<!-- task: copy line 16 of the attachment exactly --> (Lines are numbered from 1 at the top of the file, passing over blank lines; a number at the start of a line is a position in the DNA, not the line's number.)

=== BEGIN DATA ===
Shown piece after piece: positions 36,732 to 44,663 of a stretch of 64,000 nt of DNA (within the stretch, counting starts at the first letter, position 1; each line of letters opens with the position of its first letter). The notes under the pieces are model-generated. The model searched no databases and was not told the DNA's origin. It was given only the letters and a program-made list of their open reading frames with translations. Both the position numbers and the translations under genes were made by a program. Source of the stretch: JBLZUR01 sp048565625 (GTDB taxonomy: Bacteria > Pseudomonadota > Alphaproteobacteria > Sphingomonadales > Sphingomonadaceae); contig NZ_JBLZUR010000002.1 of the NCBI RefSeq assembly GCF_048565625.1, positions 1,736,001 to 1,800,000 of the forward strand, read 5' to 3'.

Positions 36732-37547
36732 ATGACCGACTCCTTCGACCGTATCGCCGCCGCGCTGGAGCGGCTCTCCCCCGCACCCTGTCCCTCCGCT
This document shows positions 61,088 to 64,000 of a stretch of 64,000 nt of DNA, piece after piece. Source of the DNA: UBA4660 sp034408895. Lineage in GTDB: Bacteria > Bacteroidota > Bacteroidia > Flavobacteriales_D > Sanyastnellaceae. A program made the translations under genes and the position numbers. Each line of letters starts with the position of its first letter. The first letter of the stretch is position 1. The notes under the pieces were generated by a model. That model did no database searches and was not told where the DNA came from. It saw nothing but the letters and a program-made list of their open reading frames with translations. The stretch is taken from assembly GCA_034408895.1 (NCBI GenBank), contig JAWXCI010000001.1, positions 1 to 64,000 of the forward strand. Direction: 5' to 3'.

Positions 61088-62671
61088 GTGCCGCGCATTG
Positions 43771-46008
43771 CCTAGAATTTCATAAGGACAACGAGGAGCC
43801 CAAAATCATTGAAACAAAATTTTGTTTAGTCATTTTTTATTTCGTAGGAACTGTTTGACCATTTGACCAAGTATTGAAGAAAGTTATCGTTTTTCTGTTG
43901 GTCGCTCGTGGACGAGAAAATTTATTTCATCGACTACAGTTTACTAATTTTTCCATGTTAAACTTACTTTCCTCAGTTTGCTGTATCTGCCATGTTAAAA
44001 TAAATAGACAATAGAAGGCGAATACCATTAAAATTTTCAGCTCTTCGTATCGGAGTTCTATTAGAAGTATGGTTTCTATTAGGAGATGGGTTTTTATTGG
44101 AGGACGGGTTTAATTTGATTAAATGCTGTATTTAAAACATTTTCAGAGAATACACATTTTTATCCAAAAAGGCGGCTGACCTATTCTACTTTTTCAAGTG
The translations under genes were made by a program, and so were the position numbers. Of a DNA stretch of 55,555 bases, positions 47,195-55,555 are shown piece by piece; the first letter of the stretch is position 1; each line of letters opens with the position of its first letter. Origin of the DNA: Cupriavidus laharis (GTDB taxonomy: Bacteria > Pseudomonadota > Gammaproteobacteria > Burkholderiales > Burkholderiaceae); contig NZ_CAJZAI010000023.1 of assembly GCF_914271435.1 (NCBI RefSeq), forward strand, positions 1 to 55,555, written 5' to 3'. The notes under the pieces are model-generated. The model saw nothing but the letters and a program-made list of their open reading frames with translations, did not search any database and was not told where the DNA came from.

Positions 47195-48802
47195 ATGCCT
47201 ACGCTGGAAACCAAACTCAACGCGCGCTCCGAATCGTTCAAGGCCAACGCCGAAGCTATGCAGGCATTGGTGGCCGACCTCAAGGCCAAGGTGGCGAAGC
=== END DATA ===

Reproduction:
47201 ACGCTGGAAACCAAACTCAACGCGCGCTCCGAATCGTTCAAGGCCAACGCCGAAGCTATGCAGGCATTGGTGGCCGACCTCAAGGCCAAGGTGGCGAAGC